Didn't Bowl 'Em Over Ratings Aren't Superb, but big crowd brings Fox records revenues
By RICHARD HUFF Daily News Staff Writer
Sunday’s Broncos-Falcons face-off on Fox, despite a typically humongous Super Bowl audience, will go down as the second-lowest-rated NFL championship game in 28 years, according to Nielsen figures released yesterday. The Broncos’ 34-19 win averaged a 40.2 rating (percentage of the nation’s 99.4 million TV homes) and a 61 share (percentage of the sets in use), which was off 10% from last year’s Packers-Broncos game that averaged a 44.5 rating/67 share. (The lowest-rated game since 1970 was the 1990 matchup between the 49ers and Broncos, a 49ers blowout that averaged a 39.0/63.) Still, the only program in Fox’ 12-year history to generate higher ratings was the 1997 Packers-Patriots Super Bowl, which averaged a 43.3 rating/65 share. And Fox did rake in a king’s ransom in advertising money Sunday, selling 58 30-second spots during the game for $1.6 million each. That’s nearly $93 million. Plus a better-than-usual premium for ad time in the nearly eight hours of pre- and post-game falderal. According to Fox, it accumulated more than $150 million, for the highest-grossing single day of revenues in TV history.
An estimated 127,500,000 viewers watched at least a portion of Sunday’s telecast, according to Fox research, which makes it – even with the lowerhousehold ratings – the fourth most-watched Super Bowl of the ’90s and the sixth most-watched TV telecast ever. The huge influx of viewers – the game averaged 83,700,000 at any given moment – made the preview of “Family Guy” that followed the football game the second-most-watched series debut in Fox history. The animated series, which will move into the network’s prime-time lineup in March, was watched by 21,900,000 viewers. (The most-watched debut in Fox’ history was the Jan. 14, 1990, opening of “The Simpsons,” which was watched by 24,500,000 viewers.)
Ratings for “Family Guy” were off 69% from the end of the Super Bowl. Following last season’s Super Bowl on NBC, ratings fell 59% for the first half-hour of a one-hour “3rd Rock From the Sun.” An episode of “The Simpsons,” airing after “Family Guy” Sunday night, drew 19,100,000 viewers. Thanks to Sunday’s overall ratings performance, Fox has now tied NBC for the season in the advertiser-desired 18- to 49-year-old audience category. “It is a milestone,” said Giles Lundberg, senior vice president of research for Fox. Never before, he noted, has Fox been No. 1 in the advertiser-desired demographic on a seasonal basis.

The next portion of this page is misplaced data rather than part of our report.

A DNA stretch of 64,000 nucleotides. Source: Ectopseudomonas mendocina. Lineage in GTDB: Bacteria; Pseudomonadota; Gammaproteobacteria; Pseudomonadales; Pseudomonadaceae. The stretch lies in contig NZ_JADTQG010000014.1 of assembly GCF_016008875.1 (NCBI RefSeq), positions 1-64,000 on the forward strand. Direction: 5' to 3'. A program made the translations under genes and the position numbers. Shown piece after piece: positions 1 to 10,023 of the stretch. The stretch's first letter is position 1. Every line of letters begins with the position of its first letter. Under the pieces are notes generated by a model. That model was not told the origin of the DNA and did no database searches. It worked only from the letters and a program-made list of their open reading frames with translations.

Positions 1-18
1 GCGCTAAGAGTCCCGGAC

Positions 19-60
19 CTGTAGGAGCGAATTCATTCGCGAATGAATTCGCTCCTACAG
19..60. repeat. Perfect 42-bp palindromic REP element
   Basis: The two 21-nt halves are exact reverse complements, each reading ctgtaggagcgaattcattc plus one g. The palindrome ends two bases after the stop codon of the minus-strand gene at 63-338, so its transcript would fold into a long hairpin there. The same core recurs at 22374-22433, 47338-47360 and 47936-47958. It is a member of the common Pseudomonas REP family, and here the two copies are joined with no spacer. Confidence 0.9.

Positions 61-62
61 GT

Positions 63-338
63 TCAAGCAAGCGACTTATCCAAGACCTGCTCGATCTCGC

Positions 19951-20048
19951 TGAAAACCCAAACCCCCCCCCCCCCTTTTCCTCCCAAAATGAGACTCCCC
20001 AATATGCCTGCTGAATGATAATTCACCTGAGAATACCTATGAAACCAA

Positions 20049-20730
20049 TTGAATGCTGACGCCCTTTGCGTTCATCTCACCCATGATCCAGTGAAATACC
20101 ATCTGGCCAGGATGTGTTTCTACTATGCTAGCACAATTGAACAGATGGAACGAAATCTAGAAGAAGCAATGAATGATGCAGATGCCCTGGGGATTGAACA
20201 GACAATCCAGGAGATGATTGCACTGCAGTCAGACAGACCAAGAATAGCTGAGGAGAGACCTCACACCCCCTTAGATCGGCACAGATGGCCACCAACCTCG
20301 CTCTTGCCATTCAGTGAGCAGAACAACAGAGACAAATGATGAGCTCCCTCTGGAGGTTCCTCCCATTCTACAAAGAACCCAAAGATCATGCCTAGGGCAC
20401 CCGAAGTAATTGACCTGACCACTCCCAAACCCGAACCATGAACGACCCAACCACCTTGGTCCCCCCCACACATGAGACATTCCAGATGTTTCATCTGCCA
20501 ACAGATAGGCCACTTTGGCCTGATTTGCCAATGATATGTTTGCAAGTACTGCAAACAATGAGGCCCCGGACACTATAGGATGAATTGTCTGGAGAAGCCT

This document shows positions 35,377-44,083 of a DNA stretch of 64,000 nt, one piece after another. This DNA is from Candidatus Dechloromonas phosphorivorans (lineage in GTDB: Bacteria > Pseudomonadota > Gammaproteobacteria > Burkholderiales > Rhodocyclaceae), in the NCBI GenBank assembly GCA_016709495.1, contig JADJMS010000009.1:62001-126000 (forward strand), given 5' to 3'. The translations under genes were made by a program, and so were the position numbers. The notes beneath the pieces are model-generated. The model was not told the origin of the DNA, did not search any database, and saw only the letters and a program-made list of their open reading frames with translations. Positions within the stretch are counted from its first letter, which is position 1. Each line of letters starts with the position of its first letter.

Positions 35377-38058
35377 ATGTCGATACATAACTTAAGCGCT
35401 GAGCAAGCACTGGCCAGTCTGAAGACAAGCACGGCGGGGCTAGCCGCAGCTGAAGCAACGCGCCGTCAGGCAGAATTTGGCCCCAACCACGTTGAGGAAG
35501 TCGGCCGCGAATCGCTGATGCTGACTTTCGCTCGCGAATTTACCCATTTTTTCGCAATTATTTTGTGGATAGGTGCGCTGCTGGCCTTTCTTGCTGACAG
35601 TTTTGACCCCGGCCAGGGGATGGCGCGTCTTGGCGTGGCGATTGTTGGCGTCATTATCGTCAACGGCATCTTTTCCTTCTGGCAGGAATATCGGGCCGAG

No surprise, ratings for Sunday’s game fluctuated with the tenor of play on the field. The telecast peaked between 7 and 7:30 p.m., with a 41.5rating/64 share, when it appeared the Falcons still had a chance. The first half-hour of Sunday’s game was down 2% from the Broncos-Packers game last year. The last half-hour of Sunday’s game was off 20% from last year. By the end of the game – with the Falcons hopelessly beaten – the game slipped to a 38.1 rating/56 share. As could be expected, the game was a huge hit in the hometowns of the teams involved. In Denver, 83% of the televisions on were tuned to Fox. And in Atlanta, 79% of the sets on were tuned to the game, generating the highest numbers for a Super Bowl ever in Atlanta. Locally, 56% of the sets turned on were tuned to WNYW/Ch. 5’s telecast of the Super Bowl.